on roughly 13% of the total global land area
2500

2000

1500

1000

500

Wind Turbine Power Curve


(though that land would also be
available for other compatible uses such as
farming). The authors acknowledge that
many practical barriers would need to be
overcome to reach this theoretical capacity.
The practical limit to exploitation of wind
power will be set by economic and
environmental factors, since the resource
available is far larger than any practical
means to develop it.
Electricity generation:
In a wind farm, individual turbines
are interconnected with a medium voltage
(often 34.5 kV), power collection system
and communications network. At a
substation, this medium-voltage electric
current is increased in voltage with a
transformer for connection to the high
voltage electric power transmission system.
The surplus power produced by domestic
micro generators can, in some jurisdictions,
be fed into the network and sold to the
utility company, producing a retail credit for
the micro generators' owners to offset their
energy costs.
CIRCUIT DIAGRAM:

The proposed converter must be


designed for both charging and discharging
processes. The maximum designed power
for the Microgrid energy storage system
discharging process, which is supplied by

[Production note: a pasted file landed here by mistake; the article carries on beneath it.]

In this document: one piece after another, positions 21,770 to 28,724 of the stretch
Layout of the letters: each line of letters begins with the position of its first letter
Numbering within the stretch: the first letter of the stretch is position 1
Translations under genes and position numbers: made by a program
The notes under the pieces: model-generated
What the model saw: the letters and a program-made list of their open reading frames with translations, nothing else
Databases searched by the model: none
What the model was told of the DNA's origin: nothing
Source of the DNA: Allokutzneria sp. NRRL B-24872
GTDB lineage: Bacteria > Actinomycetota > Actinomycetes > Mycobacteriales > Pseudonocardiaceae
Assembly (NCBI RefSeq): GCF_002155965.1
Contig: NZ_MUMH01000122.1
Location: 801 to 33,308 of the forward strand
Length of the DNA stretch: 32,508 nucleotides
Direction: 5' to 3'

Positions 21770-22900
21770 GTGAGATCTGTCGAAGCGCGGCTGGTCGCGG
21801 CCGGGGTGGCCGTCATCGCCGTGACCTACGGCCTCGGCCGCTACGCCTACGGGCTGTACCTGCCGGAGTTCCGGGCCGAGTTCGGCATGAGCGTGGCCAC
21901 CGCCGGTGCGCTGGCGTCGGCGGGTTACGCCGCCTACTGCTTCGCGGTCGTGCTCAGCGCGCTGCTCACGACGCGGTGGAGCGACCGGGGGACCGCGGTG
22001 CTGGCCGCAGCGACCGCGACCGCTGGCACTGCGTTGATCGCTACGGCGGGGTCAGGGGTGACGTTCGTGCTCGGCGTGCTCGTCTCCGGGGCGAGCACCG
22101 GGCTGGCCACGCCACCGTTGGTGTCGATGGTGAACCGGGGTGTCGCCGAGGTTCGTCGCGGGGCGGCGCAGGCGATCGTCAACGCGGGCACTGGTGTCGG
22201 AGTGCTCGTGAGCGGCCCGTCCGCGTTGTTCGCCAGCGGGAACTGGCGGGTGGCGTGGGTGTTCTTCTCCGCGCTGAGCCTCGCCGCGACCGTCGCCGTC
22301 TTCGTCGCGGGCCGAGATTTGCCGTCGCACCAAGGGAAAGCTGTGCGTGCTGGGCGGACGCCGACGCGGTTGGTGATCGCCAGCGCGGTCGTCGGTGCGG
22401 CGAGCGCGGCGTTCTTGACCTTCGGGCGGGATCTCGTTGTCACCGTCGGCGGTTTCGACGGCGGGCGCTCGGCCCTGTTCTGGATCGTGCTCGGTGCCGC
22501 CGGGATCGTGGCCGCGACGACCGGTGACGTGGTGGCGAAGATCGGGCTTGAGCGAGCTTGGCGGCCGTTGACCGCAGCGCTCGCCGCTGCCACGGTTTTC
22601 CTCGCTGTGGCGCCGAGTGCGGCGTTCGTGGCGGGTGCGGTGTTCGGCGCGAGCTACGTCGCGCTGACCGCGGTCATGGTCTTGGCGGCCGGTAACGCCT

the super capacitor bank. The isolated static
power converter traditionally used in
applications with this power level is the full
bridge converter.
Therefore, the proposed dcdc converter is
the integration of a full bridge and a forward
converter. The full-bridge converter is
responsible for the energy storage system
discharging stage, while the forward
converter is responsible for the energy
storage system charging stage.
MATLAB-SIMULATION
MATLAB is a high-performance
language for technical computing. It
integrates computation, visualization, and
programming in an easy-to-use environment
where problems and solutions are expressed
in familiar mathematical notation.
SIMPOWER SYSTEMS LIBRARIES
The libraries contain models of
typical power equipment such as
transformers, lines, machines, and power
electronics. The capabilities of Sim Power
Systems for modeling a typical electrical